I’m working on installing an Aires wind vane that I bought second-hand on eBay. I’ll write more about the vane later, but first a brief note on the backer plates that I fabricated to support the points at which the wind vane frame bolts on to the transom of the boat.
Don’t let a wave break it off your boat
I did some research on different types of wind vanes and received some feedback from experienced people that any device that bolts to the transom is at risk of being torn out by a quartering wave. Having a large hole in the transom would be difficult to deal with to say the least.
I’ve never worked with G10, but based on what I have read it seems like a good choice for my situation. Wikipedia says, “G-10 is a high-pressure fiberglass laminate, a type of composite material. It is created by stacking multiple layers of glass cloth, soaked in epoxy resin, and by compressing the resulting material under heat until the epoxy cures. It is manufactured in flat sheets, most often a few millimeters thick.” It is very strong and will not rot. It will degrade in sunlight, but my design calls for a painted product to match the existing transom.
I bought a sheet of ⅜” thick G10 from Defender for $65 for a 12*24” piece. It is not an inexpensive product.
I have four attachment brackets for the vane, and I wianted to put backer plates inside the hull and outside the hull, for a total of 8 plates. This is probably overkill, but so what? The design constraints were:
1.The vane installation should be removable as it is superfluous for day-sailing.
2. The backer plates on the exterior of the hull should be removable (see point 1).
3. The backer plates should conform to the convex contour of the transom, so that the bolt pressure of the brackets do not distort the hull.
I have read some accounts that suggested the material could heat up and start to melt like plastic while being worked and shaped, so I proceeded with some caution. From my boardI cut 4*6 postcard sized pieces with a thin-kef blade on my Ryobi battery skil saw. The blade is relatively sharp, I guess, and the cut did not cause the material to melt at all. I pushed the saw slowly.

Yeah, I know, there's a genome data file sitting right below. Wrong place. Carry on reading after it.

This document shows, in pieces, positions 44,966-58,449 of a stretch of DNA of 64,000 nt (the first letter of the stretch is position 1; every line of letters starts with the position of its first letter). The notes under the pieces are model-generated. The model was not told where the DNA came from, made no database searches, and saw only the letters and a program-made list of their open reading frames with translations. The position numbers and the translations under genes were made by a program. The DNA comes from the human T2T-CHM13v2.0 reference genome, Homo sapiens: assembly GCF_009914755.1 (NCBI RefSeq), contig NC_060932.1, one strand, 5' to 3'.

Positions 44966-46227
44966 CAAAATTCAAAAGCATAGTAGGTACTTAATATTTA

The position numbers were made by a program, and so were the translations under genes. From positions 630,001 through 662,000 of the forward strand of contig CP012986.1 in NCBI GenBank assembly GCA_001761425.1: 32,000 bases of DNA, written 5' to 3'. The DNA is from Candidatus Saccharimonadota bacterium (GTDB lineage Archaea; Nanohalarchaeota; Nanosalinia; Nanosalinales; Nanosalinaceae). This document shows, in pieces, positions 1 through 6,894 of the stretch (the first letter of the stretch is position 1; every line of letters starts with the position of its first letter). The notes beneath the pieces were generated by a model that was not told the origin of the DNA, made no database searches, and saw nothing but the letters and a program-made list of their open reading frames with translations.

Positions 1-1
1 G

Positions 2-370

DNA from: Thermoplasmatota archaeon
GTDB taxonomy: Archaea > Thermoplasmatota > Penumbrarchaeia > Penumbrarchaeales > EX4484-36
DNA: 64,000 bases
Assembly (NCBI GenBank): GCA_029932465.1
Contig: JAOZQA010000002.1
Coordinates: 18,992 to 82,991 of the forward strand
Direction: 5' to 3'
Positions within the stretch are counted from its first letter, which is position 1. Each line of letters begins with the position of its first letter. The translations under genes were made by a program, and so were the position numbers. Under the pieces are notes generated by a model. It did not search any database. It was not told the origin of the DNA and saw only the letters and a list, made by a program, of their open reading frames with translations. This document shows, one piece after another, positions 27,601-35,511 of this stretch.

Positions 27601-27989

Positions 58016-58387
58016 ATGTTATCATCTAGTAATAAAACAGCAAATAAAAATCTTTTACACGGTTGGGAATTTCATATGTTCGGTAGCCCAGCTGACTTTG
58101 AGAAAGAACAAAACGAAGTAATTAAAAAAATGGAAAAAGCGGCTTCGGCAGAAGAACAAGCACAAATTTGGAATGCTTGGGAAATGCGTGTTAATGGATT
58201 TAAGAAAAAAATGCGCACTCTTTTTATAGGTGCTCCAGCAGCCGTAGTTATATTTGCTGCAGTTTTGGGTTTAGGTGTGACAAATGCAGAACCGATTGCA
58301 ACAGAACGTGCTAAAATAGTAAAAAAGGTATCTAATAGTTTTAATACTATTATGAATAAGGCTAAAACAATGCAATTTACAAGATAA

I did this at the dock and then decided I should go home and continue in a more “controlled environment” like the sidewalk in front of my house.
I set up my precision tooling workstation.
Mobile modular ultralight workstation, constructed 50% from sustainable materials.
I knocked the corners off the exterior plates for a more rounded look. I used a metal grinding wheel and a concrete polishing wheel to soften the edges. Both worked fine without melting anything, though I was judicious with not keeping the abrasion in any one section for too long. I also used the polishing wheel to scuff the surface for paint and epoxy adhesion.
Next I drilled the holes through which the bolts would be connected.
The basic assembly would bolt together as shown (with the hull sandwiched between the plates.
Then back to the boat. I took some measurements that I will describe in another blog entry about the wind vane itself and drilled holes in my transom (always a somewhat daunting task, drilling a hole in the boat).
My idea was to affix the interior plates permanently to the hull with thickened epoxy. I’ve never worked with the colloidal silica filler before (It’s like powdered air!) but beyond stirring it into a batch of epoxy to one’s desired consistency, it’s not complicated. I smeared the epoxy on the interior plates, and then smushed them on to the inside of the transom, using duct tape and some sacrificial ball-point pens as guides to help hold the plates in place while the epoxy cured. The thickened epoxy also helps to even the load distribution given the curved transom wall and the very flare G10 plate.
Right before the epoxy mix started
To allow for enough space for the vane, I needed to remove my swinging swim ladder. To get to the nuts on the far starboard side from the (port) rear cockpit locker, I could not reach both sides. Fortunately a passerby was willing hold a screwdriver while I unbolted.
Sacrificial pens taped in to hold backer plates.
Finally, for the exterior-mounted plates, I wanted them to be contoured to the boat with a layer of thickened epoxy, but I also wanted them to be removable (and thus not epoxied to the boat) so I needed a ‘release layer’. I used masking tape, followed by plastic packing tape. I taped a little rim of masking tape on the G10 plates to help retain the thickened epoxy.
I mixed up another batch of mayonnaise/peanut-butter thick epoxy, smeared it into each plate and then squished the exterior plates down onto the taped, curved surface of the transom to form the shape.
The next day I was able to pop each one off fairly easily, with only a little gentle help from every sailor’s best tool, a framing hammer from Home Depot.
I really only used the nail puller side to get under an edge. The cobbled “release tape” combo I put down worked very well. The only part that stuck was where epoxy had seeped in around my sacrificial ballpoint pens. I re-drilled these areas.
Tape was peeled. Gushed cured epoxy was filed off with a four-in-hand file. I’ll have more later about painting and fitting thes backer plates on.
Of the work involved in installing the windvane, fabricating these custom backer plates has constituted a majority of the time and effort. But now I have some very sturdy mounting points for the Aries.